Imbalance and Falls, The Elderly, and the Not so Elderly

Long Branch, NJ (PressExposure) November 19, 2009 -- Falls are the leading cause of injury, death, and emergency room visits for people over age 65 years. Falls also rank highly for those under 65 years, despite what most people believe, or want to believe. Some falls are unavoidable and happen purely by accident. Unfortunately however, many are not. Many individuals suffer from imbalance, and because the brain is so good at compensating for things, imbalance typically goes unnoticed until a fall actually occurs.

This usually happens when back up balance systems, such as visual reliance become excessively relied upon unconsciously, and then when they are not permitted to assist in balance, i.e. while walking at night and changing surfaces from a sidewalk to grass, which is much softer than cement, balance loss and a fall occurs. In the elderly however, there is more going on here than is obvious. As humans age, the spine undergoes arthritic changes which typically begin immediately following maturation of bone, around the third decade. These arthritic changes become observable in the 4th-5th decade for most, and by the 6th decade, become more significant.

Due to the arthritic changes in the spine, the ocular reflexes, which are in fact programmed early in age and are hard wired to the spine, are now on a different frequency than the aging spine. It is actually this phenomena that predisposes imbalance and thus falls particularly as we age. If these reflexive movements are not corrected for, they do not correct themselves and will only worsen with age and increased spinal degeneration. These changes are only permanent if no effort is put into reversing them. Ask any elder who has been a patient of mine. Most all of my patients over 55 have high fall risk associated with imbalance at the onset of treatment, and at the time of discharge, are normal, or at least significantly improved, pending their overall level of health.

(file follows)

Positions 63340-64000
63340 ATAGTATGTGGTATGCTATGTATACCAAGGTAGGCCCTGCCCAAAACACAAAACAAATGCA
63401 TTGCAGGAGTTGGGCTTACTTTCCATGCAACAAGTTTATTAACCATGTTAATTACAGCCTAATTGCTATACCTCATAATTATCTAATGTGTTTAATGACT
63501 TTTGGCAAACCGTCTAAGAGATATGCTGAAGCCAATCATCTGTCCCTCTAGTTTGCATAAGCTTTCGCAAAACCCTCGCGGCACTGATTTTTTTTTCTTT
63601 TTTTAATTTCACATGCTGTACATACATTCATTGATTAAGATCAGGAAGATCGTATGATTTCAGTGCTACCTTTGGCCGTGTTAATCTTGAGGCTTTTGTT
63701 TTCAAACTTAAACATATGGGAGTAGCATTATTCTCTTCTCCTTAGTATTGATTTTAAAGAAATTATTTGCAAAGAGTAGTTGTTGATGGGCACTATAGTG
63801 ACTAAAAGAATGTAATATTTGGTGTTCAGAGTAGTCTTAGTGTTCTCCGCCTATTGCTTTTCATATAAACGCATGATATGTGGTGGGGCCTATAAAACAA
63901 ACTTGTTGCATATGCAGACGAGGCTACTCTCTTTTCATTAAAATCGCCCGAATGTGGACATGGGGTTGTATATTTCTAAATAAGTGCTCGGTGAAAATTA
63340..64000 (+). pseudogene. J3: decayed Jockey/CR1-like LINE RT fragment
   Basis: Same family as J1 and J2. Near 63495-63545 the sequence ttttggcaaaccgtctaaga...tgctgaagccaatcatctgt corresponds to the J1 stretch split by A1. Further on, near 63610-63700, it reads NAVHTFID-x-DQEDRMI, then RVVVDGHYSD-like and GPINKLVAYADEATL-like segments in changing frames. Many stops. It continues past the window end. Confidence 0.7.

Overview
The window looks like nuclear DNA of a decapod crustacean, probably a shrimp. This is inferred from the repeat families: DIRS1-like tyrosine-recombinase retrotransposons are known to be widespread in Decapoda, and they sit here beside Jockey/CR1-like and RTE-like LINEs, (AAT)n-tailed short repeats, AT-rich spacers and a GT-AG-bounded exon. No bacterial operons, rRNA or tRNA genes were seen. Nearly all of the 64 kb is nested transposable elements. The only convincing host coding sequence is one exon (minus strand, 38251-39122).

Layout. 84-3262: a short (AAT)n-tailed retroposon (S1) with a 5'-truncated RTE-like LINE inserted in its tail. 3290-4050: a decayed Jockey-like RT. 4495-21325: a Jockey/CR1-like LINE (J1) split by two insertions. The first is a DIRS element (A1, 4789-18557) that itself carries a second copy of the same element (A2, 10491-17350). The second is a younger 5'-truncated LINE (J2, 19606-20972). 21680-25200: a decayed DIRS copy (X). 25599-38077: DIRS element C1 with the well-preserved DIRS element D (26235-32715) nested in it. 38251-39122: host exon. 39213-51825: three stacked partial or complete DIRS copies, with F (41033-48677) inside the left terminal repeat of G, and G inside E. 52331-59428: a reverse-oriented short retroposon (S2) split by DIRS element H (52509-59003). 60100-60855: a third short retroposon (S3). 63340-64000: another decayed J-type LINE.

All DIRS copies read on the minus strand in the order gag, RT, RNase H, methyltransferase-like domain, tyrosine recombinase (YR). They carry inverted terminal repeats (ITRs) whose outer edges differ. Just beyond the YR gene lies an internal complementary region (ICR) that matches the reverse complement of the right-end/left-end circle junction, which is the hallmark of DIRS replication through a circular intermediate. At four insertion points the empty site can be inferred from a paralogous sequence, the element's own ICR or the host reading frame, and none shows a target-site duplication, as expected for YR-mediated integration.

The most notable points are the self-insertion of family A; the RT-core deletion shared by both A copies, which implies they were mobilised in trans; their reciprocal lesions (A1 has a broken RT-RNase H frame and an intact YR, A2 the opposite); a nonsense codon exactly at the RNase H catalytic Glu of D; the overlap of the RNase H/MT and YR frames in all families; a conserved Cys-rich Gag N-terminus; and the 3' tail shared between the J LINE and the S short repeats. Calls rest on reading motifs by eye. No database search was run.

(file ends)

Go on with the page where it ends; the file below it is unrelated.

In fact, imbalance is the chief presenting complete for many of my adult, (as well as younger) patients, either standalone or associated with side affects from vertigo. The point of all this is that as we age, it is important to retrain the ocular reflexes to match that of what the spine is doing to prevent imbalance and falls. And this exactly what I spend much of my day doing for my patients. It is actually not very complicated or lengthy treatment, it just involves a commitment to be evaluated for balance and stability once, and then given recommendations to follow, which, are usually quite simple, much of which individuals can be easily instructed on to perform at home.

About Jersey Shore Regional Center for Vertigo, Dizziness, Dystonia and ADD ADHD

Dr. Scopelliti has over 1000 hours in postdoctoral neurology and is fellowship trained. Find a wealth of information at Jersey Shore Regional Center for Vertigo, Dizziness, Dystonia and ADD ADHD. Visit Dr. Scopelliti’s Guestbook []. to see what patients say.

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Press Release Submitted On: November 19, 2009 at 10:47 am
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